From There is a Generation – Chapter 1 “War Games”
A black cloud entwined with orange flame erupted out of the roof of the shack, scattering cinders in tracer-like arches. Dry, sun baked wood exploded in a ball of fire as the roof collapsed, gulping beams and shingles and spewing up sparks and embers. The heat made me turn my face and hike a shoulder for a shield. Peeking past my arm, boiling smoke towered above the shanty making an asphalt-colored road across a blue sky.
“Man alive!” Hect yelled. “I ain’t never!” “Everyone for miles saw that.” “Let’s git!” Hect sprinted in the opposite direction from town, leaving his rifle. I started to follow but stopped, looking toward home, wondering what to do. Behind me, Hect had already shrunk in size with the distance. I must decide. Once he reached the brush, he’d be gone, and I’d be left alone. Hearing the wail of sirens from the direction of town, only one thing came to mind—they’re coming! Oh, they’re coming! They’ll be here! Still undecided, I looked at the burning shack. The sight almost knocked me over. Within a fiery window, a figure stood like someone having a peek outside, except for being engulfed in flames. For a horrifying instant, we faced each other as two strangers meeting, except that one of us blazed in a ghastly torch. Fire leaped out the window, past the human shape, in petals of rosy flame. Glass shards blew out in what must’ve been a furnace-like rush of wind, shattering in the air.
The tinkling noise jolted me. I took off after Hect. “Wait! Wait! Wait up!” Hect stopped and put his hands on his waist rolls. He huffed and blew as his shoulders lifted and fell. “Wait!” I ran with all my might, gasping for air. “Wait up! Someone… in…there!” “What?” “In shack…someone.” Hect bent over, huffing, his round face lifting, looking at me. “Can’t be.” “Someone…I tell you.” Running in the soft sand was more like falling forward and catching myself with each step. “In window.” “Naw.” “On fire. I saw him.” “Why ain’t…he showed hisself…’fore now?” he said in between breaths. “Shooting at him.” I caught up to him. With my hands on the small of my back, I leaned backward, panting. “Or maybe…drunk.” We both turned and looked at the shanty. The smoke reached so far into a cloudless sky, it looked like a narrow thunderhead. Sirens wailed in the distance. “Gotta go! Let’s git!” “Wait!” I couldn’t think. Everything happened so fast. “Don’t leave me…alone.” “Not alone…for long.” He panted. “Firemen coming…sheriff, too.” “We run, we’ll look guilty.” “We stay, we go to jail. Ever been?” “No.” “Like to?” “Well…” “Meanest rascals on earth in jail.” He took a breath. “A softy like you wouldn’t last no time.” After one last look toward home, we ran into a broad, waterless desert. Keep Reading…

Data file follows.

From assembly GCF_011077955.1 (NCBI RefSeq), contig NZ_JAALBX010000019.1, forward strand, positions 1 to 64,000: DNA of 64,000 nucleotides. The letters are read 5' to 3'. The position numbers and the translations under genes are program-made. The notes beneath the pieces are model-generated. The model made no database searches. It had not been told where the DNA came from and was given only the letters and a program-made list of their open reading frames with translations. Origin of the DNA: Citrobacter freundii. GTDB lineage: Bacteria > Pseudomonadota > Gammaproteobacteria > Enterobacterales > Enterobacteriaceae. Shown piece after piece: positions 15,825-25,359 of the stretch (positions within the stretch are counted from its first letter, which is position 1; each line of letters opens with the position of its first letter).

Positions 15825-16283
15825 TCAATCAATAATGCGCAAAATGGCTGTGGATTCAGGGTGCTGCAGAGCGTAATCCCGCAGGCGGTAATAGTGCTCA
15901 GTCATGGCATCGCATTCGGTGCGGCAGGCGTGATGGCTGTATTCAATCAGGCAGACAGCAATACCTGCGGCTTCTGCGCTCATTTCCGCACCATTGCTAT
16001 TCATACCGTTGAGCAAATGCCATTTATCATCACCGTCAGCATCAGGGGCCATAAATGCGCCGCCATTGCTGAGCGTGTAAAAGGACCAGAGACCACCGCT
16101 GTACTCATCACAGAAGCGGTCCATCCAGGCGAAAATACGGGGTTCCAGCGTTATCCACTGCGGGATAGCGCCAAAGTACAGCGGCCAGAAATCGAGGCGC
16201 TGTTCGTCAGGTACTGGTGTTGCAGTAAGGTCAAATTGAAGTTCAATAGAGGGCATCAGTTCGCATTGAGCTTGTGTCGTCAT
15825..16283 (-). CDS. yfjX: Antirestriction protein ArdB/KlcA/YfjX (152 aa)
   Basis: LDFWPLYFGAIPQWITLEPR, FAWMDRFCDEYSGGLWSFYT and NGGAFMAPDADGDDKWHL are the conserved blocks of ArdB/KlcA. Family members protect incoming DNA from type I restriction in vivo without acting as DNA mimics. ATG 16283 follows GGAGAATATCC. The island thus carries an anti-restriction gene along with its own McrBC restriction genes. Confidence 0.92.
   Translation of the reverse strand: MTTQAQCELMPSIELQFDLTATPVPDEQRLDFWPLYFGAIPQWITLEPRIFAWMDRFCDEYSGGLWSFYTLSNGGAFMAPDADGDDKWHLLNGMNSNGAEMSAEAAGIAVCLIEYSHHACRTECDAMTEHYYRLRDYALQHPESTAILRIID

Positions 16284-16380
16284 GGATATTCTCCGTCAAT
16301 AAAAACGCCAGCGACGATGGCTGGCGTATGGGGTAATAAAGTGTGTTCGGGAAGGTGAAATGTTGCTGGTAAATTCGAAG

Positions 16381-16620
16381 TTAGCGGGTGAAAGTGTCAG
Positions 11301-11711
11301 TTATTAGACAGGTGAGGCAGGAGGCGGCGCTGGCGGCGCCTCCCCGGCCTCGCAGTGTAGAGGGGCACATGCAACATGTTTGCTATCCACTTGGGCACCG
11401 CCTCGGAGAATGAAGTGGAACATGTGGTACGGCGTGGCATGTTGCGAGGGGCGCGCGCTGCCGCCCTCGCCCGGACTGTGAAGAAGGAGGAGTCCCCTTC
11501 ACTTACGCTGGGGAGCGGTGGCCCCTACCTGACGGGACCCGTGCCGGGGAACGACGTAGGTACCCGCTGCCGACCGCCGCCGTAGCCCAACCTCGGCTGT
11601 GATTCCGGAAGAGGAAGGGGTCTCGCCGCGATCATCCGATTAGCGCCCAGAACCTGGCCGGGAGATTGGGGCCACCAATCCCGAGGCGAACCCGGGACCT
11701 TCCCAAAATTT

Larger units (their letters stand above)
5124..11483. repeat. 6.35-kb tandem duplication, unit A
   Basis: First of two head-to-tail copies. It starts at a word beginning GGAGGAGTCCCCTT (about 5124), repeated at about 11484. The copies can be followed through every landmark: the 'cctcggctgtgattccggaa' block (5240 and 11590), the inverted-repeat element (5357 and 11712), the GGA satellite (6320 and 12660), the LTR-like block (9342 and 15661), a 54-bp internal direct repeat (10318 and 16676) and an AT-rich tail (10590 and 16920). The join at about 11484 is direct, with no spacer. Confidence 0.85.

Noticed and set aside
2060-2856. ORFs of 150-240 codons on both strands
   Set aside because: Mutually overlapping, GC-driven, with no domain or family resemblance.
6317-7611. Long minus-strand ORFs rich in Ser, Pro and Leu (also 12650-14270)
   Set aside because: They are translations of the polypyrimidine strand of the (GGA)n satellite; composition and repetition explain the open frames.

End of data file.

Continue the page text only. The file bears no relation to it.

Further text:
From There is a Generation II – Chapter 1 “The Camp”
The sun bore down with cremating heat out of a vaulted sky. Even the buzzing flies passed by with what sounded like tiny screams. Four long trailers had parked in a semicircle close by a “town of spirits,” as Raul had called the ghost town in his so-so English. Empty buildings in various stages of collapse gave the one-intersection town with its dirt roads a haunted look. The tallest structure in town, a water tower, had a death’s-head painted on it. Below the skull and crossbones, the Spanish word Toxico had been added. Past the water tower stretched a wide, flat desert whose lonely occupants, whirlwinds, waltzed across a sandy dance floor.
Young men stood motionless in evenly spaced lines. Most looked about my age, fifteen or so, and yet at the same time older somehow. No one spoke, nor did any eye stray from straight ahead. I surveyed the rows of sunburned faces searching for Hect, hoping to find him, despite knowing better. Sure enough, no luck. How sad to come all the way across the Mexican desert to finally locate the notorious hidden camp and, more importantly, to rescue my best friend and end up empty-handed. Keep Reading….
From There is a Generation III – Chapter 1 “Colonel Bonaparte”
The Russian transport—which, when I first heard it called a Lisunov Li-2 in the Mexican desert reminded me of another plane I’d flown on, the TWA Douglas DC-3—dropped, bucked, shuddered, and pitched like at any second we’d come apart in midair. I kept a nervous watch out a square, porthole-sized window into a black, cave-like opening. When lightning flashed, foothill peaks appeared so jagged there would be no chance of ever finding a spot to crash-land. I overheard one passenger describe the snowcapped crag towering above us as the volcano El Popo. Our plane tossed up and down in the storm worse than being in the hands of some deranged juggler. Who cared anymore about going to the city of Bogotá? Nor did I worry about what might await us once we got to Colombia, South America or even how Hect and I would ever get back home. None of that mattered at the moment. I only wanted to get down on the ground in one piece. Keep Reading…